Brighter Green (2021) Engaging Academics in Efforts to Counter the Growth of Factory Farming in Africa 18 p.
GROWING GLOBAL CONSENSUS is emerging that industrial agriculture must be curbed in order to protect animals, ecosystems, and Earth’s climate. However, few comprehensive efforts are underway in sub-Saharan Africa to challenge a factory farm– centric model of agricultural development and to promote sustainable food systems. While industrial livestock production in Africa has not reached the scale of the United States, in other Western nations, and Asia and Latin America, it is growing.
This puts advocates, researchers, and policymakers in a critical position to reverse the trend before the industry reaches or even approaches the levels seen in other regions.
Brighter Green took on a 10-month long project to engage academics a n d researchers in sub-Saharan Africa in discourse a n d policy debates in order to challenge the factory farm–centric model of agricultural development. While limited published research exists specifically about the detrimental impacts of factory farming in Africa, there is significant interest among academics and advocates about adjacent topics, such as the effectiveness of methods that may be considered alternatives to factory farming. These include organic agriculture, agroecology, traditional or pastoral farming, and the use of livestock for household poverty reduction and wealth creation.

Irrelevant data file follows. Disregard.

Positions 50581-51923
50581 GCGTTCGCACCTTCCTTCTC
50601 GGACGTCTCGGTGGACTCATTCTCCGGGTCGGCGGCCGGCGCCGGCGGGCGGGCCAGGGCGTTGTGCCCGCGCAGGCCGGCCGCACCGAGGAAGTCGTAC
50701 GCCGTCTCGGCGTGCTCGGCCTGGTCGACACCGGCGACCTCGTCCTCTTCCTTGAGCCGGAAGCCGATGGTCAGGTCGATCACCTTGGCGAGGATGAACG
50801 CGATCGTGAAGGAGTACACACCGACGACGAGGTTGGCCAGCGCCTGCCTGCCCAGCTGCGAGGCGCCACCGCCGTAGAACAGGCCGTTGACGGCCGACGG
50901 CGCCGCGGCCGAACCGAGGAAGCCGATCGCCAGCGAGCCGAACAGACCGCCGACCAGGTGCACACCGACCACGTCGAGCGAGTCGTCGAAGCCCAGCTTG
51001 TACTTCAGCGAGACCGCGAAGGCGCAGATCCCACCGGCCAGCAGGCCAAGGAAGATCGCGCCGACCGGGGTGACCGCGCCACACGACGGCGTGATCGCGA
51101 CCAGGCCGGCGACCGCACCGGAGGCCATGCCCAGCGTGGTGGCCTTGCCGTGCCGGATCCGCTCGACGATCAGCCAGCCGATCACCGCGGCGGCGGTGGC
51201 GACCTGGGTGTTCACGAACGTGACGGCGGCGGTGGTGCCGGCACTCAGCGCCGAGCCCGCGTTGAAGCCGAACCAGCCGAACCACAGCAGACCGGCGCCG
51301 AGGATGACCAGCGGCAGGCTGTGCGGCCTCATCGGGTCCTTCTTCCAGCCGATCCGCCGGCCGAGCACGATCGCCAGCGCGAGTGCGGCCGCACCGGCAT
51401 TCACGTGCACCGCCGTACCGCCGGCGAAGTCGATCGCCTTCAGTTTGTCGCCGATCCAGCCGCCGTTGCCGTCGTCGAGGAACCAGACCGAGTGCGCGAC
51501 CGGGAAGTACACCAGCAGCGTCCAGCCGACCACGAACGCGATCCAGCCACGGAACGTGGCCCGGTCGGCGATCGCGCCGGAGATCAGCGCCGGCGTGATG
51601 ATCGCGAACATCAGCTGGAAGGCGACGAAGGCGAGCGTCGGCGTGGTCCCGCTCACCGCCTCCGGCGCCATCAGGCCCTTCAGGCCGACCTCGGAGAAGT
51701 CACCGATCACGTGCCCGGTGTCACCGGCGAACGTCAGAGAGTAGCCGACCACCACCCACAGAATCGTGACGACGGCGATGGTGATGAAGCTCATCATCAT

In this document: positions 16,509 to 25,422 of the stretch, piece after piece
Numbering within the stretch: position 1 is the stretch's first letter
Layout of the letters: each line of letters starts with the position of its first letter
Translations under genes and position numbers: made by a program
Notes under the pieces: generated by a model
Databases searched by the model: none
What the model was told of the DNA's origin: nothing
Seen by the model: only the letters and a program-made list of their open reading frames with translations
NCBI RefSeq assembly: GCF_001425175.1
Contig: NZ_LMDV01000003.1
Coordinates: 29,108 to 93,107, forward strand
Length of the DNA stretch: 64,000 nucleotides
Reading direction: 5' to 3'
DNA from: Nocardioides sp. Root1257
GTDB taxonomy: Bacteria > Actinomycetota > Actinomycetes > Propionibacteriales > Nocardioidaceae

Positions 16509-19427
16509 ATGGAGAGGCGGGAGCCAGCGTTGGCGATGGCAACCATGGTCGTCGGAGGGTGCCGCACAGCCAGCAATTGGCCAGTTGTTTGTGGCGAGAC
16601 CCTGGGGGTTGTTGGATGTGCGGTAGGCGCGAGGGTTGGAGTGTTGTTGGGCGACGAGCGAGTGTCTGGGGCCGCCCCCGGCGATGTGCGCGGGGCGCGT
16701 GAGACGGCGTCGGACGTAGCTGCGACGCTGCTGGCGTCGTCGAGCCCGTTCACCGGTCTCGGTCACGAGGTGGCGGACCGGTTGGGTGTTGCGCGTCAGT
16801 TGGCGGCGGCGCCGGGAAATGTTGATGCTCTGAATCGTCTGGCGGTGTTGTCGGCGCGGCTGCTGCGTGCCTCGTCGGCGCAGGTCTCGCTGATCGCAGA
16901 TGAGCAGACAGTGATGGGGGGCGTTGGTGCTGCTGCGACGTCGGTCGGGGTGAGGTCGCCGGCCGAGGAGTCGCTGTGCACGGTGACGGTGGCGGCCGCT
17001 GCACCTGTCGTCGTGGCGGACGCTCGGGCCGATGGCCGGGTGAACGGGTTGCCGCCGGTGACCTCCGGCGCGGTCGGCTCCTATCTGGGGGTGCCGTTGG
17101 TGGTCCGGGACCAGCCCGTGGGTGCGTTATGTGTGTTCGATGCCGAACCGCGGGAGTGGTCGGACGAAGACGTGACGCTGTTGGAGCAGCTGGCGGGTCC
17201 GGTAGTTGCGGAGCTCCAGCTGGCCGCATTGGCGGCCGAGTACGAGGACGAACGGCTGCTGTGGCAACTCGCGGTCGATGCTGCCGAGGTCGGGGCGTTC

Academics engaged with concur that centering African culture, traditional methods, landscapes, and climate realities in order to combat factory farming and create solutions and alternatives is essential.